• Salt, Sand & Sea Tour

          SEA & SUN
          • Limited seats

          • May involve a limited quantity of steps, uneven surfaces and/or periods of standing

            Difficulty Level

          • Duration
            2:30 h

          • Adults72Price per person

          • Children59Price per person


          Enjoy a short tour highlighting why Walvisbay and the surrounding area has grown and prospered as a tourist destination and economic hub for Namibia. You will have the possibility to visit the lagoon, a RAMSAR site and home to a huge variety of birdlife, before moving onto the biggest Salt mine in Namibia. Entrance into the mine is not allowed but you will have enough photo opportunities and insight into the mining of this “white gold”. Lastly, enjoy the desert under your feet as we visit one of the highest dunes in the Namib, Dune 7, for a breathtaking view over the dune belt, before returning to the harbour. Please note, you can only book this excursion on board.
        • Living desert tour

            • Duration
              4:30 h

            • Adults129Price per person

            • Children119Price per person


            From Walvis bay you will be transferred to Swakopmund, where you are transferred to 4x4 vehicles. From here you travel into the Swakop River towards the local dune belt between Walvis Bay and Swakopmund. The dune belt is about 30km long and 5km wide and supports an impressive wealth of fauna and flora. During your trip we slowly drive along the foot of the dunes. Conservation issues and the geological structure of the desert will be discussed in detail en route. Plenty of time is available for frequent stops to take photos of the dunes and the surrounding environment. This tour provides endless vistas, amazing facts about creature survival in the desert and a adrenalin packed journey where experienced knowledge of sand driving is essential. Note: limited seats. This tour requires walking in dunes at times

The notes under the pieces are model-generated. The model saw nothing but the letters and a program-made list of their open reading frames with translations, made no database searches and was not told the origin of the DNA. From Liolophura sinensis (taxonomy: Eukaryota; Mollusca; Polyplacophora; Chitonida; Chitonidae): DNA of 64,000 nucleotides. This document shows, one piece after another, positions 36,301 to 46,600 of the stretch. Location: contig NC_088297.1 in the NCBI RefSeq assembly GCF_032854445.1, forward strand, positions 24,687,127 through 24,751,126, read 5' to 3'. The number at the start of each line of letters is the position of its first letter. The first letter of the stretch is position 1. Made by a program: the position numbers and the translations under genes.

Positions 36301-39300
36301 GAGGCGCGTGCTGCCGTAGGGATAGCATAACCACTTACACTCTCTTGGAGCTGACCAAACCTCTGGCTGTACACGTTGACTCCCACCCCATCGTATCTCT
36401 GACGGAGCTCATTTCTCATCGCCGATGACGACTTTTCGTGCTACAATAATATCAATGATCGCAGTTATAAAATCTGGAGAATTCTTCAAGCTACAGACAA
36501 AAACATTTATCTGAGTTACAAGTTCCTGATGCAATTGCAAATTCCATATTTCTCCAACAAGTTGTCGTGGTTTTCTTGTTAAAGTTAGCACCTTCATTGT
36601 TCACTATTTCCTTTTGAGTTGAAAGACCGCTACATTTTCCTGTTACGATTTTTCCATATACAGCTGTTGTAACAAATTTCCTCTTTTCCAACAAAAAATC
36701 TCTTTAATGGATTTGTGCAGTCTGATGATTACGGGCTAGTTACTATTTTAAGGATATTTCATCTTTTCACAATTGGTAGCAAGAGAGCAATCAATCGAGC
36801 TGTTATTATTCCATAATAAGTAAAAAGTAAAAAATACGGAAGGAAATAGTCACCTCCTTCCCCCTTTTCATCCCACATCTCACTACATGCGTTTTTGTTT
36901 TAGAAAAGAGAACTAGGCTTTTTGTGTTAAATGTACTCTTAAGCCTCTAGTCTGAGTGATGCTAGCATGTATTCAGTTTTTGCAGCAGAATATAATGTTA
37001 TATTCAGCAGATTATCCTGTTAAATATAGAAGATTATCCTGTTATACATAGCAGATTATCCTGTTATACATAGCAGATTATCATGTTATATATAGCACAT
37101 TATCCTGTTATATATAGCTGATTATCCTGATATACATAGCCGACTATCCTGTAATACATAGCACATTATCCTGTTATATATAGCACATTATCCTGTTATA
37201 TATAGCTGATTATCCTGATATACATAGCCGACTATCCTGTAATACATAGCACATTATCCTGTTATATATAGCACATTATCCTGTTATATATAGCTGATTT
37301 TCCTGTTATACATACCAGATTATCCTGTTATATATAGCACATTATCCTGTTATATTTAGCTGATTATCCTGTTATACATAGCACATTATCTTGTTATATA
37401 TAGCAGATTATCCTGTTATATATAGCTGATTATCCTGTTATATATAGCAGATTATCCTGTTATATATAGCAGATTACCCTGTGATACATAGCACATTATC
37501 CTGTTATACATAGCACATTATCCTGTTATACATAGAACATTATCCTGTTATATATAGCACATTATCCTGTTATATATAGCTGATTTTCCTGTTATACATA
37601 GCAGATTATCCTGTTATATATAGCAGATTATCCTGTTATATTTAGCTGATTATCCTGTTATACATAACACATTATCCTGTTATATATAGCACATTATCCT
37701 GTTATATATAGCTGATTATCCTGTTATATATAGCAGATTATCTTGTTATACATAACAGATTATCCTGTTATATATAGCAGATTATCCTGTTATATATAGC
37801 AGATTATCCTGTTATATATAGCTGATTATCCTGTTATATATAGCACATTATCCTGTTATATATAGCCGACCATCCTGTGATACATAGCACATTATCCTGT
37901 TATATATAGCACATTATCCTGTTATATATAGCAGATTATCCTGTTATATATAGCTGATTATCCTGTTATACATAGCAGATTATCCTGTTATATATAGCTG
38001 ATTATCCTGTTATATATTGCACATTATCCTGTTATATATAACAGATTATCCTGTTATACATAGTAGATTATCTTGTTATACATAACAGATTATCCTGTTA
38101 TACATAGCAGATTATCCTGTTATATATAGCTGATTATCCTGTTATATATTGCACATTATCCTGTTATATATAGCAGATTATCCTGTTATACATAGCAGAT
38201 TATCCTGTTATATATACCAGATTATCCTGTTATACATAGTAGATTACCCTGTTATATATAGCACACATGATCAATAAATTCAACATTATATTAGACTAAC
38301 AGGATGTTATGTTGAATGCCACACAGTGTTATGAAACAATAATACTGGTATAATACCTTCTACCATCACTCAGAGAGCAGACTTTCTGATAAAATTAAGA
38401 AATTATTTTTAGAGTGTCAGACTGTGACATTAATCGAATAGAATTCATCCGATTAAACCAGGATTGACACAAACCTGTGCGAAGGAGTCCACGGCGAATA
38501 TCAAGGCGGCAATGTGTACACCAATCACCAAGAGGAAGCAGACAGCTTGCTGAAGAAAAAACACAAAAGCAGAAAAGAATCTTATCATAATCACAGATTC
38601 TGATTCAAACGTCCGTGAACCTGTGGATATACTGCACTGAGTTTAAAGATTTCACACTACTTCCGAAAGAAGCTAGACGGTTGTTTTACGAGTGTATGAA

The excursions in the programme above are intended to provide MSC Cruises guests with an idea of the different tours which can be arranged in each port of call; this programme is merely a guide and confirmation of each excursion and its description and prices will be made during your cruise. 
          Shore excursions programmes and itineraries may vary depending on local conditions and/or any unforeseen events in relation to the timing on the day of the tour.
          Some excursions are very popular and therefore availability cannot always be guaranteed, it is advisable to book in advance to avoid disappointment. The guides are guaranteed in English. Only for South America cruises, the guides are guaranteed in Brazilian Portuguese. Narration in other languages depends on the availability of guides. Please note that the final language of the tour will be confirmed on board during the cruise.


          Exhilarating nature
          Exhilarating nature

          When returning from a holiday to Namibia it’s hard for travellers to be left cold – this striking, sparsely populated country has such charisma that it’s regularly voted one of the top adventure destinations in the world. Key to the appeal of a cruise to Namibia is the spacious drama of its desert landscapes, where oryx, the kind of antelope Picasso might have dreamed up, pick their way over towering, apricot-coloured dunes, ostriches dash through the shimmering haze and elephants lumber along richly textured gorges. At dusk, Namibia’s huge skies mould themselves into a dizzying dome of stars. Best of all, these splendours are accessible – while you might feel apprehensive about venturing into the trackless Sahara, Namibia’s great desert regions are loosely crisscrossed with decent gravel roads.

          With enough mineral wealth to make it one of Africa’s more prosperous countries, Namibia, though somewhat troubled by land reform issues, is largely a model of peace, stability and inter-ethnic respect. It’s also a leader in community-based conservation: rural Namibia is dotted with conservancies, wilderness regions whose residents have been granted the right to profit from sustainable tourism and are therefore motivated to care for their environment and its flora and fauna.